"Zundel, it turns out, is a notorious neo-Nazi, the author of, among other works, 'The Hitler We Loved, and Why,' and is also the publisher of books with titles like 'Did Six Million Really Die?' and 'The Auschwitz Lie.' And straight-talking Fred A. Leuchter Jr., a self-described 'engineer,' a passionate and compelling champion of even the most odious individual's right to be executed in a nice way, is about to be reintroduced to us in another of his identities - as the author of 'The Leuchter Report,' which is one of the most treacherous documents ever generated by the Holocaust-denial movement."

From there on, the article becomes what Ernst described on the phone to me as ". . . two Jews groping each other in the dark about the meaning of the Holocaust."

". . . (w)ithout giving a hint of where the film is heading, Morris allows Leuchter to expatiate upon his life and his craft." (...)

"'Because Fred used a handheld camera and shoots with available light, his film is somehow authentic, vérité-in-a-nutshell, 'true' cinema,' Morris said. 'The irony here is that his cinema vérité is in the service of falsehood. And my contrived material, I like to think, is in the service of the underlying truth' - a two-beat pause - 'but, of course, I could be wrong.'"

Another rather minor, though quite outspoken, player in this article is a fellow named van Pelt, a holocaust promoter who was involved in writing a history of Auschwitz back to the 12th century and also dabbled in the analysis of gas chambers cum crematoria.

He is the finger-shaking one - and does he ever:

"Leuchter did something utterly appalling," van Pelt is quoted as saying. "Auschwitz-Birkenau is now a museum, and every day pilgrims to the crematoria recite memorial prayers and leave behind lighted candles and tiny wooden tablets inscribed with the names of Holocaust victims. This did not deter Leuchter from hacking away wherever he pleased with a hammer and a chisel. The video camera recorded his labors. Sometimes wearing a surgical mask and sometimes not, he gouged a wall here and a ceiling there, sealed the dislodged fragments in plastic bags, and offered a simultaneous narration that sounded like a parody of the old 'Mr Wizard' kids-television program. When it came time to leave the country, he wrapped these souvenirs in his dirty laundry and concealed them in his luggage."

"Back home, Leuchter delivered his plunder in Ashland, Massachusetts, and there a chemist named Jim Roth, unaware of the origin of the material, performed an analysis that found a significant level of cyanide in fragments removed from the delousing building but negligible or no traces in the specimens from the crematoria - proof, according to Leuchter's logic, that the mourners of Auschwitz have come to the wrong place."

"If I had to create a geography of evil, this would certainly be my center paint," van Pelt said. "Many people consider this the most important place in their life. I'm not a Catholic, but I wouldn't go into a Catholic church and piss on the altar. There are standards of human decency. Fred Leuchter came here for two or three days and took samples. I don't want to deny people the right to doubt. But I want them to do it after they've done their homework. I hate Holocaust deniers not just for their moral atrociousness but because they're sloppy craftsmen. I walk around here, and I still find things that I don't understand - why they're here."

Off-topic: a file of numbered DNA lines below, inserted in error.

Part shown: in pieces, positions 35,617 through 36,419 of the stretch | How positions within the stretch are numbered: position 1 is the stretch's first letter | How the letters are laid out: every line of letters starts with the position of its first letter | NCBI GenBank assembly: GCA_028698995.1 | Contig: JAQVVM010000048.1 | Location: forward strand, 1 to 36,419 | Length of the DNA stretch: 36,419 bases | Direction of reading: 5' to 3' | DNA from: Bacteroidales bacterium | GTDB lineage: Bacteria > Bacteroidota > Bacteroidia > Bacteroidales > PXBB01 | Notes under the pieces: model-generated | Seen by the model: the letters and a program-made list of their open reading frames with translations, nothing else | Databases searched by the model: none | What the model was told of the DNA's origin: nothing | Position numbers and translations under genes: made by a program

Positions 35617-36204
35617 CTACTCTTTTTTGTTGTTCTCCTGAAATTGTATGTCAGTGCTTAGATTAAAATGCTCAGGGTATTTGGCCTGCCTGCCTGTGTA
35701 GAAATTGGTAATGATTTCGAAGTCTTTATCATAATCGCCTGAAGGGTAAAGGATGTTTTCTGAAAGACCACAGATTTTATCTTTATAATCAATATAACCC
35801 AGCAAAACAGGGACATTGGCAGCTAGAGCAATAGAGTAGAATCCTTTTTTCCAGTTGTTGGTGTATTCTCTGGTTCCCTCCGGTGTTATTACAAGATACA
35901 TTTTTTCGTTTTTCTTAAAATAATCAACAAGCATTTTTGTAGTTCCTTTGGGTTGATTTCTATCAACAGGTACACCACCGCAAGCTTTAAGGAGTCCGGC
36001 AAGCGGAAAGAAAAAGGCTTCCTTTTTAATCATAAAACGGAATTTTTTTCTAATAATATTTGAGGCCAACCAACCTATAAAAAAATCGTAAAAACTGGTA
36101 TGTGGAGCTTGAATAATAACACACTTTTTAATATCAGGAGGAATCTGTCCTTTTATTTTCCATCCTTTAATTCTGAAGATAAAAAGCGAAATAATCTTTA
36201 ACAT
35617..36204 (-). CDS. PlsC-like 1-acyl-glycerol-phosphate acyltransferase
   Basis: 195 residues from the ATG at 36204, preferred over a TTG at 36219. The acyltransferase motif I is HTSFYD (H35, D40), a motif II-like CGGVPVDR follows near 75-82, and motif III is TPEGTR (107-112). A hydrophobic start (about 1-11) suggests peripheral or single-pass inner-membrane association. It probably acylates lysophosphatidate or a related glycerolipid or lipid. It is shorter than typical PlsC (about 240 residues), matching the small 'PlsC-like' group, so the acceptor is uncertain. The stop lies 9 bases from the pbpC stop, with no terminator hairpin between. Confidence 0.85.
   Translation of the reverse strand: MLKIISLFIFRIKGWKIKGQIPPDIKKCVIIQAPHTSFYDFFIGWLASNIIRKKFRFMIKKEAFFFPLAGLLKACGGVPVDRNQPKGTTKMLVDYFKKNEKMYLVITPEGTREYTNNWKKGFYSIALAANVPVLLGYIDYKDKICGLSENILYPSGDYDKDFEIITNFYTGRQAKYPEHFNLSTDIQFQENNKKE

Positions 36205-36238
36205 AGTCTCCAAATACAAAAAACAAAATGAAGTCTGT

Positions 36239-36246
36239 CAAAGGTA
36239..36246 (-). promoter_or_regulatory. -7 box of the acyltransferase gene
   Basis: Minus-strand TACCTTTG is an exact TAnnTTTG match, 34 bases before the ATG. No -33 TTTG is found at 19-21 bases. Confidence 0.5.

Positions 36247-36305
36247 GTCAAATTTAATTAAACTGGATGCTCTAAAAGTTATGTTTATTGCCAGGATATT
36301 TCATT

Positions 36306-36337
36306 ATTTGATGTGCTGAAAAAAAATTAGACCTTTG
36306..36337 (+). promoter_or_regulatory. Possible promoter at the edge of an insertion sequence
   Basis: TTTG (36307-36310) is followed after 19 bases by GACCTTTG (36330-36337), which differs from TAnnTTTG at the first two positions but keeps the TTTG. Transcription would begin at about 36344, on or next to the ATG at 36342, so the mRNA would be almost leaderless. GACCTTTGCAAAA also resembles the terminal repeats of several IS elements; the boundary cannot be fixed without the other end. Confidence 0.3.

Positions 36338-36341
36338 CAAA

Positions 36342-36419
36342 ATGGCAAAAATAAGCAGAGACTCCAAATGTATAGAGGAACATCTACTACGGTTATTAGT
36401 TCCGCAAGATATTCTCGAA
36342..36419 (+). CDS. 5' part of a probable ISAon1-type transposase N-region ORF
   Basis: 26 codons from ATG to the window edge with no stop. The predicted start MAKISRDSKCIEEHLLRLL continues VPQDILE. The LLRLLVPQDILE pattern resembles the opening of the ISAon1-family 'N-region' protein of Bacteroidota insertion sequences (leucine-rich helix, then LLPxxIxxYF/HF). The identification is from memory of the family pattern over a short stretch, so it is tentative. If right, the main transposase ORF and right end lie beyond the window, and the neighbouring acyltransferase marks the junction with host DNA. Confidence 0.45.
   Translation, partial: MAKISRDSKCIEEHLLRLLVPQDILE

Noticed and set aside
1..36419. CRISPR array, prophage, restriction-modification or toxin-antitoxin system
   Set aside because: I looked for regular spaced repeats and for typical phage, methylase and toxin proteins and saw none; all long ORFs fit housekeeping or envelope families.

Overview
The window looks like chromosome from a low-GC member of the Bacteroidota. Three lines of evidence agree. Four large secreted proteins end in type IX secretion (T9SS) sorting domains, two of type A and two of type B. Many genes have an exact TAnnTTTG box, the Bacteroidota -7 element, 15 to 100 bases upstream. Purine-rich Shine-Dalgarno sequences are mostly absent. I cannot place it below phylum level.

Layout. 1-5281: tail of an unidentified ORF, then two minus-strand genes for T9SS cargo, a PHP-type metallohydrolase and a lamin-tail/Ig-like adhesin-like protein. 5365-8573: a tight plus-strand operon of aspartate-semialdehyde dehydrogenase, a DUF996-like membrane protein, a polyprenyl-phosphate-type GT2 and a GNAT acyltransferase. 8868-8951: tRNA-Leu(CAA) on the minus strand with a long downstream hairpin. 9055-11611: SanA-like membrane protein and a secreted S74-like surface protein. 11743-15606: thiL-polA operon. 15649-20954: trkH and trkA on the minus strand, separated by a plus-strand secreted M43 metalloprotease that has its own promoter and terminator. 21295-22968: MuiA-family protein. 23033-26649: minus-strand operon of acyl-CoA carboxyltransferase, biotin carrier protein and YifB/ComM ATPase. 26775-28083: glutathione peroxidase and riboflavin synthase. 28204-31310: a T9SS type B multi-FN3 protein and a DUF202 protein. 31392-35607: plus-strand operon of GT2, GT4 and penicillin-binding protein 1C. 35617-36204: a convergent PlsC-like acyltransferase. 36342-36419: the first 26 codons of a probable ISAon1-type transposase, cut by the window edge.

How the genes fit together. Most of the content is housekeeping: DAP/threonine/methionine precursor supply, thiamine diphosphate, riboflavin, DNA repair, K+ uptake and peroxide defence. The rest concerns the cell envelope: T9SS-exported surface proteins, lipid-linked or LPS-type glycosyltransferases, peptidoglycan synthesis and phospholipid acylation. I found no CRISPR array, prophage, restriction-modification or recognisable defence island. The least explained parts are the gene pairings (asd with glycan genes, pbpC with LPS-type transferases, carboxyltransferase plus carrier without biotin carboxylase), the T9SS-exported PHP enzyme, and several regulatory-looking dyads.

The article then goes on to say, here somewhat condensed:

"At Zundel's 1988 trial, Leuchter was allowed to appear as an expert on contemporary gas chamber design, and the findings from his Auschwitz journey, 'The Leuchter Report,' were submitted to the court on Hitler's birthday. A copy of the report was accepted as an informational exhibit, but not as evidence."

"After Leuchter took the stand, the judge stipulated that the Holocaust had, in fact, occurred. Zundel was again found guilty; on balance, Leuchter's testimony hadn't much mattered. What did matter was that 'The Leuchter Report' survived beyond the trial."

"Unavoidably, Leuchter became a target of Jewish activists, and it was only a matter of time before prison wardens stopped hiring him. In Massachusetts, he was prosecuted and threatened with jail for practicing engineering without a license."

"In 1992, he went to Germany again to testify on Zundel's behalf (Zundel had been charged with violating Germany's Holocaust denial statute after organizing an International Leuchter Congress in Munich); while there he, too, made what the authorities deemed a Holocaust denial speech."

"The next year, Leuchter was again lured to Germany, ostensibly to appear on television to talk about electrocution, but he was arrested the day he arrived and charged with 'slander of the murdered Jews.'"

Writes Singer, thoroughly perplexed:

"It's an important Morris principle: We never truly know what we presume to know."

"(H)ow complicated could Leuchter be? Wasn't he a simple sower of foul deeds, a perpetrator of calculated cruelty? Morris perceived, instead, a 'truly enigmatic character.' Conspicuous Holocaust deniers occasionally get their homes or offices firebombed or they get beaten up or, more often, they get sued or prosecuted; the potential for martyrdom clearly lends an allure to the enterprise. In the film, Leuchter comes across by turns as an accidental and defiant martyr, a banal but strange man launched on an inexorable, often hilariously grotesque, journey - a legend, as the saying goes, in his own mind."

And then a minor Revisionist highlight: